Ok, I am at peace, I've come to terms with the need, my knitting and I are in agreement, there will be frogging, lace weight frogging. I am a metric person, raised in a metric country, all my life distances have been in kilometers, weights in grams and kilograms, measurements in centimeters or meters. In my life I have learned about the imperial units, I understand inches, yards, ounces and pounds. I love the Winnie the Pooh rhyme about Tigger, what ever he weighs in pounds, shillings and ounces, he always seems bigger because of his bounces. Even as a small child I got the silliness of mixing currency and weights -and I loved it.
At times it seems like I've spent my life converting between imperial and metric, my mum and grandmas cookbooks are in ounces, my new cookbooks in metric, online recipes are mixed depending on the country of origin. My dad describes things in inches, but uses millimeters when doing mechanic things. The text books we use and that I collect for patternmaking can be either metric or imperial. I joke with my students who come across the brilliant imperial drafting in Helen Joseph Armstrong's patternmaking for fashion design that a good pattern maker needs to be bilingual in terms of measurement. You see we teach using Winifred Aldrich texts and they are all in metric, but I need to take the year threes beyond what Winnifred covers into how to develope designs beyond what she shows. For most of the students who have only workd with metric measurements having to death with 3/16th or 5/8th of an inch seems way more complex than they want to deal with.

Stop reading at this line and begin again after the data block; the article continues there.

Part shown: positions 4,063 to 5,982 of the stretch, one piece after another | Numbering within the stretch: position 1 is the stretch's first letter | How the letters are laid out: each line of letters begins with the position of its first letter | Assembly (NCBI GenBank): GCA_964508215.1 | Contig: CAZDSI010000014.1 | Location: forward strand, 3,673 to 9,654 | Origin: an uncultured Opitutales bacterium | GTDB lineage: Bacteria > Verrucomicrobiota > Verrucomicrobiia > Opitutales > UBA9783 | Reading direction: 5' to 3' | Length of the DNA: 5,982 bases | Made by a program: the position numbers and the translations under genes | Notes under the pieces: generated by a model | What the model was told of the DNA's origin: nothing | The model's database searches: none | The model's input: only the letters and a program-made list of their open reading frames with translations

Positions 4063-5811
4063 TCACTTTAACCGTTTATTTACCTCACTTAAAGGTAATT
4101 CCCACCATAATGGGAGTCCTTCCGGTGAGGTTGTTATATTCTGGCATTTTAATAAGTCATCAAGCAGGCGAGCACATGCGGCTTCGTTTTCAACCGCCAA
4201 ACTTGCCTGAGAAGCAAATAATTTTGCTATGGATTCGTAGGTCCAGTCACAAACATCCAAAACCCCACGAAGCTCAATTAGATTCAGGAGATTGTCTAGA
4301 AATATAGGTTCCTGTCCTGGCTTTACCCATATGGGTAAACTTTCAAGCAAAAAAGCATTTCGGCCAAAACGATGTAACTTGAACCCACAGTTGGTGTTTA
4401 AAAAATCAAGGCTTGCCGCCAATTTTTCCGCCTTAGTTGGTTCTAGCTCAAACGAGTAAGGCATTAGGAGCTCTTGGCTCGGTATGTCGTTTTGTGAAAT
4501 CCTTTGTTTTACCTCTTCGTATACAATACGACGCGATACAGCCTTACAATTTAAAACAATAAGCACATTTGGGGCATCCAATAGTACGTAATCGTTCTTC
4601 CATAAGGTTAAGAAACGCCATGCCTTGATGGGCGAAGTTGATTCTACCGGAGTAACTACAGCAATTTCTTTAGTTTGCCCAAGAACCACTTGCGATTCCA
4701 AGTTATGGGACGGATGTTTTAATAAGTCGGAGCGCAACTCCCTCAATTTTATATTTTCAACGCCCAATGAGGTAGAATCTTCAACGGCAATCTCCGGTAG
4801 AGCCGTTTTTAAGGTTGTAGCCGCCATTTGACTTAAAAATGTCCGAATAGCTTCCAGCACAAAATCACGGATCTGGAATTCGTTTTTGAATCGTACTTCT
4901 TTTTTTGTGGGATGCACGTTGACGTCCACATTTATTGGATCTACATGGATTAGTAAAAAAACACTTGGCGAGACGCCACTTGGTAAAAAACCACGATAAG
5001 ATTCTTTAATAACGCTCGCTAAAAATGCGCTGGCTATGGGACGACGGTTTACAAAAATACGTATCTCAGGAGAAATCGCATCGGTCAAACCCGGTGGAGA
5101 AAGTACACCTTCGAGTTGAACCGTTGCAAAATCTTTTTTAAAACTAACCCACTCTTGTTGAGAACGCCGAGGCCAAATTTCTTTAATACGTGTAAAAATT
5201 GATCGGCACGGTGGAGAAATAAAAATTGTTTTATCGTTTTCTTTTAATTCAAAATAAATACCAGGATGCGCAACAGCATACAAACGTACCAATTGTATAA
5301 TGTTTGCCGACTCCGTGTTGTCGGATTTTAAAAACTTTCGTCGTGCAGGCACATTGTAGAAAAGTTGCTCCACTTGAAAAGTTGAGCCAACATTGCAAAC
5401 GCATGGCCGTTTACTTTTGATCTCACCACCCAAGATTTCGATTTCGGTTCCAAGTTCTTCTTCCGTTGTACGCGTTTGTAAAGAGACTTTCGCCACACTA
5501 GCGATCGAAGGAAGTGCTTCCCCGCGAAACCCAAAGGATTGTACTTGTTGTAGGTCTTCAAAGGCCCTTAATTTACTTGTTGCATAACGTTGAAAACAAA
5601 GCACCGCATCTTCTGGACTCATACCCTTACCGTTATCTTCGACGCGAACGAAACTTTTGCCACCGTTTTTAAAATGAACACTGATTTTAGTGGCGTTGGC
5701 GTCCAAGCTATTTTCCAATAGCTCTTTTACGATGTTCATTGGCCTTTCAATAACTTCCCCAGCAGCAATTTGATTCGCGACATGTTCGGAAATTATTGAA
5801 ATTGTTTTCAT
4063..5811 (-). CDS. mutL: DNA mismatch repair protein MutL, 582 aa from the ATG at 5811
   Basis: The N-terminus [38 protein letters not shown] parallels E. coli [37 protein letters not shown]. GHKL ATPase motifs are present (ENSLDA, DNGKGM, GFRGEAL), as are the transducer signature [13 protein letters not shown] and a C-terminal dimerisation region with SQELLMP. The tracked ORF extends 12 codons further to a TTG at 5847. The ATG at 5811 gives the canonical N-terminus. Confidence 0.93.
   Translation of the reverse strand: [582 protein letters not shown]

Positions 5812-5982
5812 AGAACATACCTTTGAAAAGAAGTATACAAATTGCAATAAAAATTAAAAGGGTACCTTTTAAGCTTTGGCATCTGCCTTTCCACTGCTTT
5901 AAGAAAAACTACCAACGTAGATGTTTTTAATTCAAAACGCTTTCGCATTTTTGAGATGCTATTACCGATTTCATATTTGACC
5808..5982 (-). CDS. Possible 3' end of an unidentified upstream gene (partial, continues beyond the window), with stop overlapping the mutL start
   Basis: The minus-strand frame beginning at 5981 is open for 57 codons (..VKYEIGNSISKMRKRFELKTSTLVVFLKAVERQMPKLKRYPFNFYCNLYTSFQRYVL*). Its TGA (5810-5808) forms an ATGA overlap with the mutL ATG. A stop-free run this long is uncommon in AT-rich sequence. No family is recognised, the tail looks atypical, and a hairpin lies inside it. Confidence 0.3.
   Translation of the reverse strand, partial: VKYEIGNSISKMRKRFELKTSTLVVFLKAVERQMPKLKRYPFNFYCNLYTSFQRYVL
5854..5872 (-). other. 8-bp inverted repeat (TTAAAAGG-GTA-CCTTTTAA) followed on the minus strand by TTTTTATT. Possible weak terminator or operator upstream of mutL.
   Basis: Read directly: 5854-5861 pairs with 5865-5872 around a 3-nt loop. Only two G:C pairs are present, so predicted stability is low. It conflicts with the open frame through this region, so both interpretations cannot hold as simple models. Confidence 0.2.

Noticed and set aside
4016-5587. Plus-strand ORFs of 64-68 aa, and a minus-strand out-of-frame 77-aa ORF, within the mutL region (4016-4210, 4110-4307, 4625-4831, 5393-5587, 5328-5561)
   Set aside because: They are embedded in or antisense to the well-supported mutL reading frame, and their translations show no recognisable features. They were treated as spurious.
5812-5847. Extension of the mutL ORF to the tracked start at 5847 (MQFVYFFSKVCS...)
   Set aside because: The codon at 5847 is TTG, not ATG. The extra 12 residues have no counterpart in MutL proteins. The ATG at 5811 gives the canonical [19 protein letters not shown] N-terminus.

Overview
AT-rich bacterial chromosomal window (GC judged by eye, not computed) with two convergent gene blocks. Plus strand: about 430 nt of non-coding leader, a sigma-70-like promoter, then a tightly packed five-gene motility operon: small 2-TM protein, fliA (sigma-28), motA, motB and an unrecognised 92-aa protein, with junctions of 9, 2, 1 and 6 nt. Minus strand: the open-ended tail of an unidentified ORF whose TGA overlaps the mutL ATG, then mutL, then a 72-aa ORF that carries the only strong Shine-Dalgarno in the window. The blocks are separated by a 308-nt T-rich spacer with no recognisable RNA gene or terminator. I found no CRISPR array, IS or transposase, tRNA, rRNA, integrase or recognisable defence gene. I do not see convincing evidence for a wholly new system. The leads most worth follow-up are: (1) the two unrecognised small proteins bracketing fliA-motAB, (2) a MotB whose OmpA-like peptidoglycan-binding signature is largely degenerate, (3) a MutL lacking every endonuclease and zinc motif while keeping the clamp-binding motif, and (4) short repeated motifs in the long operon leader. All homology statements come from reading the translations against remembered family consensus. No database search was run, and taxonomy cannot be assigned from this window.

And then I go and measure the length from the side and use metric centimeters instead of inches ... What should be 9.5 inches is in fact more like 9.5 cm. Not only that but I've now knit 7cm of 1x1 rib in cobweb lace weight, so there will be frogging ... Serrious frogging, slow and careful frogging, resigned frogging. I've spent the day wondering if a really wide band of ribbing would work ... but eventually decided that I liked the original design and so will frog.
Motto of the day : check what units the designer is using, before you undertake the next step in the pattern.